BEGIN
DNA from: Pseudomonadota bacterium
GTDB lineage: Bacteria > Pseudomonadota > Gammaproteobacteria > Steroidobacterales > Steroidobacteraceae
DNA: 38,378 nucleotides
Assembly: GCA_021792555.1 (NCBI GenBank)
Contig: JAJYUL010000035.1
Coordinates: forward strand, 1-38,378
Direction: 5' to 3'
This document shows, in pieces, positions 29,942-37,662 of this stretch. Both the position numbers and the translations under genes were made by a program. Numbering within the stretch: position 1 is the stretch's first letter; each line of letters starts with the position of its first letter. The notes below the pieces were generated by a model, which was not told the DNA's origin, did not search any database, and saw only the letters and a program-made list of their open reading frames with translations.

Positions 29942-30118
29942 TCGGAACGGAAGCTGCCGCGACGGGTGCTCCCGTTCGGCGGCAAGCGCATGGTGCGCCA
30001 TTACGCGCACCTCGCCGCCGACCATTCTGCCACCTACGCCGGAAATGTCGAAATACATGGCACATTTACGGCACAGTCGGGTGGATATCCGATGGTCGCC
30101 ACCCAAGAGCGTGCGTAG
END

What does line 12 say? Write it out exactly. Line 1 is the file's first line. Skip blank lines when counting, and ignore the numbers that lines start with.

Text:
30101 ACCCAAGAGCGTGCGTAG